Five-step checklist for knowledge exchange

The Provincial Centre of Excellence for Child and Youth Mental Health at CHEO. (2006). Doing more with what you know: A Toolkit on Knowledge Exchange. Ottawa, ON. Retrieved from:


This tool provides strategies for knowledge dissemination and exchange. It adopts a broad viewpoint that facilitates knowledge exchange among diverse stakeholders. It is based on the following research in knowledge translation:

  • Consider four critical elements: the source, the content, the method and the audience of messages for knowledge translation.
  • Collaborate and partner with all stakeholders to ensure effective knowledge translation efforts.
  • Encourage face-to-face interaction, which is key to communicating tacit knowledge.
  • Use active rather than passive strategies to share knowledge.
  • Use multiple rather than single strategies to communicate information in a way that considers the needs and preferences of target audiences.
  • Consulting, virtual networks and collaborative virtual learning environments are examples of knowledge exchange.
  • Acknowledge that knowledge translation is part of a larger context of innovation and change.
  • Address issues of power, authority and leadership among different stakeholders that may influence knowledge translation outcomes.

The developers recommend addressing the following questions in the creation of an effective knowledge translation plan:

  • Who are the intended audiences?
  • When will they become involved in the development of the knowledge translation plan?
  • How will they become involved?
  • What strategies will you employ to reach knowledge translation goals?
  • What role will each partner play in developing, implementing and measuring knowledge translation outcomes?
  • What resources will you require?
  • What resources will partners contribute to the knowledge translation plan?
  • How will you measure the impact of the knowledge translation strategy for each audience?

Steps for Using Method/Tool

The Knowledge Exchange Tool Kit consists of the following six sections:

A) The Knowledge Exchange Checklist - an itemized list of key actions across five domains. These domains inform the development of a knowledge dissemination and exchange plan.

  1. Starting Points: Place research into the context of existing knowledge. Identify any systematic reviews on the issue. Identify and actively engage stakeholders. Create a support system to give and receive feedback. Identify all potential uses of research findings. Give time for stakeholders to build relationships.
  2. Audiences: Identify characteristics of audiences. Identify communication formats suited for each audience (oral, written or in-person). Consider the ideal time for delivering a message. Consider who is best suited to deliver the message. Develop a communication plan with multiple strategies to reach stakeholders.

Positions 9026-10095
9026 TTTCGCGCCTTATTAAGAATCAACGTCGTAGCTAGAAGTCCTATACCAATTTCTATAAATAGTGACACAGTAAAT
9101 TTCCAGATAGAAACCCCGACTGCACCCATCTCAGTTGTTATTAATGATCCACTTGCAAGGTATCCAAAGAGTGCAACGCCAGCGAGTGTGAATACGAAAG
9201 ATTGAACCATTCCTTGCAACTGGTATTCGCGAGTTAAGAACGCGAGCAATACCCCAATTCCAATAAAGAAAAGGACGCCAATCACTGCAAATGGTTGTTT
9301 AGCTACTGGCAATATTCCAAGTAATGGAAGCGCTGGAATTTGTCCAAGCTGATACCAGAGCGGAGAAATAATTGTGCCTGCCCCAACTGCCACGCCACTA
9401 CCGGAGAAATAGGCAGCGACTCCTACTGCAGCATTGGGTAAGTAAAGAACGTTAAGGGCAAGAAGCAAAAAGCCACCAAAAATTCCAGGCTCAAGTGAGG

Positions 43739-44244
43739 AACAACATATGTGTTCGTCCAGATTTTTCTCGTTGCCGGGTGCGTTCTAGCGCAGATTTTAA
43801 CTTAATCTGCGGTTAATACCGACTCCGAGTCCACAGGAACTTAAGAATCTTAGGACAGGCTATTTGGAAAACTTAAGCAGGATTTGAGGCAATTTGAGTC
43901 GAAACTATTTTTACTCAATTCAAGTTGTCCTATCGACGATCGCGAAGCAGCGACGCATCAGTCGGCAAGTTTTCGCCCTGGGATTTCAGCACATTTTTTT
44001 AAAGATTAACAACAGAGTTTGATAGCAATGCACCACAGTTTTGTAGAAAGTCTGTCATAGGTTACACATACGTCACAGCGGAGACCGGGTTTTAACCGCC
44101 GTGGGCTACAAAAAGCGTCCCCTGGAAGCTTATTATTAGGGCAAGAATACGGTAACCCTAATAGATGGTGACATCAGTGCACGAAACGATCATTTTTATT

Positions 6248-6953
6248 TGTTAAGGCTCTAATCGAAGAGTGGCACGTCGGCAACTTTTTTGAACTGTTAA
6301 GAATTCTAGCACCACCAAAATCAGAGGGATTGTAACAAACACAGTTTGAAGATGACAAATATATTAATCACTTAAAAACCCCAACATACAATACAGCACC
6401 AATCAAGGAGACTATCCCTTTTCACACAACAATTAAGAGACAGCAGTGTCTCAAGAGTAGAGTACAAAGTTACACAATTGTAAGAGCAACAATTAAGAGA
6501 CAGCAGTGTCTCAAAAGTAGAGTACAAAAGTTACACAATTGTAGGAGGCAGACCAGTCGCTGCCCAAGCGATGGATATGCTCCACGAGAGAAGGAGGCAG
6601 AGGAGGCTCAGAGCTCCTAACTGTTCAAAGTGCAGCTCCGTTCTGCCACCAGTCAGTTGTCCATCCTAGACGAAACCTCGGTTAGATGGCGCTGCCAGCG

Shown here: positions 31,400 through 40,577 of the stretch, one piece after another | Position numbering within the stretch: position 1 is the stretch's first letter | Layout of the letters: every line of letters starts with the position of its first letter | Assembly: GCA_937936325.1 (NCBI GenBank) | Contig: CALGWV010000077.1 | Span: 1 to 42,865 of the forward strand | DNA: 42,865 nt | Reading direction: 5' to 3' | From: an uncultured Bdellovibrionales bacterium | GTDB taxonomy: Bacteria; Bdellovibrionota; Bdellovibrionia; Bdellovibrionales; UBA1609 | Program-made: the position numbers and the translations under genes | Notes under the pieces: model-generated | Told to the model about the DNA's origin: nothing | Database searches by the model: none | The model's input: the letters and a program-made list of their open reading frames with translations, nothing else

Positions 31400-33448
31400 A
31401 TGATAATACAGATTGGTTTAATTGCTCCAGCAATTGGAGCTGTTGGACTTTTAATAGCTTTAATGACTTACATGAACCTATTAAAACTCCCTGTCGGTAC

3. Communication: Identify how ongoing communication will be supported. Recognize translation needs for stakeholders. Determine if there is sufficient resource allocation for communication. Identify dedicated knowledge brokers for communication and learning opportunities.
  4. Dissemination: Develop tools for dissemination (e.g., workshops, media releases). Identify how to measure the effectiveness of messages. Identify opportunities and priorities for knowledge use (e.g., policies, skills).
  5. Use and Feedback: Determine how ongoing implementation and use of research findings will be supported. Identify resources and people to support ongoing steps. Identify how feedback from implementation and use will be communicated to other interested parties.

B) Knowledge Exchange Emerging Concepts - a list of key concepts that support knowledge exchange and dissemination.

C) Knowledge Exchange Scenarios - case examples of knowledge exchange and dissemination activities. Each scenario includes a description of the case example, the knowledge exchange and dissemination practices used in that setting and potential opportunities for growth or alternative options. Five case examples are discussed: artifacts/symbols, multi-sector partnerships, conference leverage, research summaries and infrastructure.

D) Vehicles - a list of ideas and opportunities to support knowledge exchange.

E) Glossary - definitions of terms commonly used in knowledge translation.

F) Suggested Readings - a list of additional resources for knowledge translation.

These summaries are written by the NCCMT to condense and to provide an overview of the resources listed in the Registry of Methods and Tools and to give suggestions for their use in a public health context. For more information on individual methods and tools included in the review, please consult the authors/developers of the original resources.

We have provided the resources and links as a convenience and for informational purposes only; they do not constitute an endorsement or an approval by McMaster University of any of the products, services or opinions of the external organizations, nor have the external organizations endorsed their resources and links as provided by McMaster University. McMaster University bears no responsibility for the accuracy, legality or content of the external sites.

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